Just a few days ago, residents of Khartoum woke to the news of a failed coup attempt. Following the event, civilian leaders, including Prime Minister Dr. Abdalla Hamdok, called for key reforms of the country’s security forces to be expeditated. But military leaders responded aggressively, challenging their civilian counterpart’s ability to carry out such reforms.
The upcoming UN session offers an opportunity for both Sudan and the Council to establish human rights commitments and priorities for the transition government, in line with recommendations in the UN High Commissioner for Human Rights’ latest report.
Take accountability. While key international treaties have been ratified and a handful of cases involving government force killings of protesters are now before the courts, impunity for serious past crimes remains largely the norm. Justice efforts have been ad hoc, with no clear strategy, and security forces have refused to cooperate in securing of evidence or lifting of immunities in several investigations.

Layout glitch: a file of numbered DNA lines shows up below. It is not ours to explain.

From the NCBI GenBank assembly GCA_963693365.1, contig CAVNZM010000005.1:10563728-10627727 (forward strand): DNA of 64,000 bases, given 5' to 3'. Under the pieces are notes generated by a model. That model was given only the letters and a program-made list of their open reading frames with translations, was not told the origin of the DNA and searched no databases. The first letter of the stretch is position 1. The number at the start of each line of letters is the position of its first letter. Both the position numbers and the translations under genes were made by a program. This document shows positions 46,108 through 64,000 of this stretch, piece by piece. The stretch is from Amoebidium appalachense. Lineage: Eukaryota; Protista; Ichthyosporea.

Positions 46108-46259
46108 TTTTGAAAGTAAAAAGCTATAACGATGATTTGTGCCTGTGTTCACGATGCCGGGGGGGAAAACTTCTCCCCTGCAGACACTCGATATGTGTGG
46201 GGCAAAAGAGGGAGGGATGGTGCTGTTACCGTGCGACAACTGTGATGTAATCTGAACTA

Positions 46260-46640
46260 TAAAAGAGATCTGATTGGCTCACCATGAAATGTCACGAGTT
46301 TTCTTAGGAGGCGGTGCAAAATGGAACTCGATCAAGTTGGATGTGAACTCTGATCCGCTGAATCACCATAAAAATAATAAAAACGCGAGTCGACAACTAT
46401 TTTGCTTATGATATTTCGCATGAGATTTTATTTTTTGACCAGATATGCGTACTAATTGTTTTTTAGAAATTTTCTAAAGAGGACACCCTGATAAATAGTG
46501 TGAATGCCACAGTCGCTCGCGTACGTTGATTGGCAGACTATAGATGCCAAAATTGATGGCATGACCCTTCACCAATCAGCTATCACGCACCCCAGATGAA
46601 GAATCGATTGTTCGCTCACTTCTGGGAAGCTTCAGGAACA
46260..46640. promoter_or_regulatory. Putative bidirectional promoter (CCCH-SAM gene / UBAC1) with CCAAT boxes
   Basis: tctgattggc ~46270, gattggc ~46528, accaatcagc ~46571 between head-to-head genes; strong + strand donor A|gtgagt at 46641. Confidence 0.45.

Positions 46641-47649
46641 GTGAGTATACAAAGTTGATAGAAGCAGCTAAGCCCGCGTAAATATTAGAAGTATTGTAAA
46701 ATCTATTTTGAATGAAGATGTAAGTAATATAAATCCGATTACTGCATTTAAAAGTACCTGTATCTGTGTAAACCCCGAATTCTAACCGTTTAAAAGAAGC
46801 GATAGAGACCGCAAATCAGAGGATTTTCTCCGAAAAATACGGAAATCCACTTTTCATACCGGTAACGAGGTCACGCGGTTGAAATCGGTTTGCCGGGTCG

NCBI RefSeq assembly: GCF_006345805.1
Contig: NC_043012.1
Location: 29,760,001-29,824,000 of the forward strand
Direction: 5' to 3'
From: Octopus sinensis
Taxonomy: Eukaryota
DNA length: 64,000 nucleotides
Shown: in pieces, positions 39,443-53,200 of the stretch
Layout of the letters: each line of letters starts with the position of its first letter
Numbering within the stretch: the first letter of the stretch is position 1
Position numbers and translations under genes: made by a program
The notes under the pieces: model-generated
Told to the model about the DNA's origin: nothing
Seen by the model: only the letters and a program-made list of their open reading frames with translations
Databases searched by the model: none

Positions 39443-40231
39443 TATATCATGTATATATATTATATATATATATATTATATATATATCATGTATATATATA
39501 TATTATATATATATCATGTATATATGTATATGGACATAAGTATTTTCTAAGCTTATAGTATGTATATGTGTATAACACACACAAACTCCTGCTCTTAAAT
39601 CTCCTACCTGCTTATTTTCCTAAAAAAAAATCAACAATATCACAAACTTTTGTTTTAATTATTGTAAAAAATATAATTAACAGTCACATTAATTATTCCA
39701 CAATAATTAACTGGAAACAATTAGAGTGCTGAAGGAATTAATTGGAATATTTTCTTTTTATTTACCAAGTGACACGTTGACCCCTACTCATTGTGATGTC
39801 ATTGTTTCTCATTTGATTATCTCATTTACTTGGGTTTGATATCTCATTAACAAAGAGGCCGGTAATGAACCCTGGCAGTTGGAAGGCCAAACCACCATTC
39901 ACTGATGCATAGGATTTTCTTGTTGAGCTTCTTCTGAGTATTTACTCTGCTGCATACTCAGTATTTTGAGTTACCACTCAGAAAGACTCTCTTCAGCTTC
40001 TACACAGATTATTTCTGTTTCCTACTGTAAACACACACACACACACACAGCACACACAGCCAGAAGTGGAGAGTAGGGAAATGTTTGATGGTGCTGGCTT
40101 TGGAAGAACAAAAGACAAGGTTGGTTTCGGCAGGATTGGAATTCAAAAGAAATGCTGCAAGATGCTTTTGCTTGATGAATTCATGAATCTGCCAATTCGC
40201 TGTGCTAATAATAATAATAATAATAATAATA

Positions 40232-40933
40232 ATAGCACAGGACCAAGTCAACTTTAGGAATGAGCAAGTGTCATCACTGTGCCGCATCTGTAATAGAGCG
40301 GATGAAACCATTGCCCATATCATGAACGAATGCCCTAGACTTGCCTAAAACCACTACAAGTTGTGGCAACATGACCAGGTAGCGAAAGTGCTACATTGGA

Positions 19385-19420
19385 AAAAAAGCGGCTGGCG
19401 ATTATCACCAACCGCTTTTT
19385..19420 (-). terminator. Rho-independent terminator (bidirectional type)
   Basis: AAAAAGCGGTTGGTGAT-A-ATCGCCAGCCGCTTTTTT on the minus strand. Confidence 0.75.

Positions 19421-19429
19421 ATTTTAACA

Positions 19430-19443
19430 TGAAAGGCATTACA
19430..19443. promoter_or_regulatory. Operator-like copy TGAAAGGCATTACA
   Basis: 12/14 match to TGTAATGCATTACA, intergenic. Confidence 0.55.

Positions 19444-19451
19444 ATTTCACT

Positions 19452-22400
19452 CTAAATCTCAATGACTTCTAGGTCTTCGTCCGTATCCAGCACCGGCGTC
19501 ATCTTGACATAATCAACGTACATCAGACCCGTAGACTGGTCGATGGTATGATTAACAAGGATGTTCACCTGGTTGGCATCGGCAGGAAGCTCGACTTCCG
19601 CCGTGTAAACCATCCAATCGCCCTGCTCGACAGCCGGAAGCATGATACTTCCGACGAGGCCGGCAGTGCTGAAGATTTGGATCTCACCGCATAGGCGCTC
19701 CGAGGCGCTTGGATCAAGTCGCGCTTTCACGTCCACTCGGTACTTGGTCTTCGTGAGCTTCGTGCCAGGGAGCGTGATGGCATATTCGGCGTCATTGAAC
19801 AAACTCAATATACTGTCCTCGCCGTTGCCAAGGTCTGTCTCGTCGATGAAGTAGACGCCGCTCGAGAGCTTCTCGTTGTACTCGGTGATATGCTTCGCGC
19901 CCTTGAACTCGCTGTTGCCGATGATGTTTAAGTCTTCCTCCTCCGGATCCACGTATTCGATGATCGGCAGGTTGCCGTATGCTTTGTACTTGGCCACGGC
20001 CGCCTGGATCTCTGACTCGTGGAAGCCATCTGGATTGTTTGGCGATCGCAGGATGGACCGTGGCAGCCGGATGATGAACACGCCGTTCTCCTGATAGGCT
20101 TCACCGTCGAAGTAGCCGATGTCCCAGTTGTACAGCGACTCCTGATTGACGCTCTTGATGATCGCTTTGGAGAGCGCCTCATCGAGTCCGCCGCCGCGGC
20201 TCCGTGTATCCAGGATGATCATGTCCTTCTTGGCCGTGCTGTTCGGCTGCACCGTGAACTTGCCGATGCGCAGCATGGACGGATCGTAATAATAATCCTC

In Darfur, despite the 2020 peace agreement, authorities have failed to deliver security or justice. In al-Geneina, the capital of west Darfur, violence in January and March left over 300 people dead, forced thousands to flee their homes, and resulted in massive property destruction. In September, the Special Representative of the UN Secretary General for Sudan raised his concern at the surge in “intercommunal” violence and resulting civilian displacement.
Yet, despite these ongoing challenges, Sudan is seeking to block further reporting by the High Commissioner to the Council on her Office’s work in the country. Ongoing abuses and prevailing impunity in Darfur underline the need for robust human rights monitoring. Sudan’s authorities, especially the military, should allow regular access for UN and other rights monitors throughout the country, including to Darfur and Kordofan.
The Council should also ensure that the Office of the High Commissioner for Human Rights in Khartoum has the means and political backing to support key reforms.
Now more than ever, international support and scrutiny needs to be maintained to ensure that those who fought for a better, more rights abiding future are not abandoned.
Earlier this month, I started work as the Aryeh Neier Fellow at Human Rights Watch. I feel I’m finally on the cusp of fulfilling my dreams. But since my family brought me to the United States as a child, I’ve never been able to access permanent legal status. My Deferred Action for Child Arrivals (DACA) work permit expires in May 2022, and unless Congress acts, I might not be able to see this fellowship through.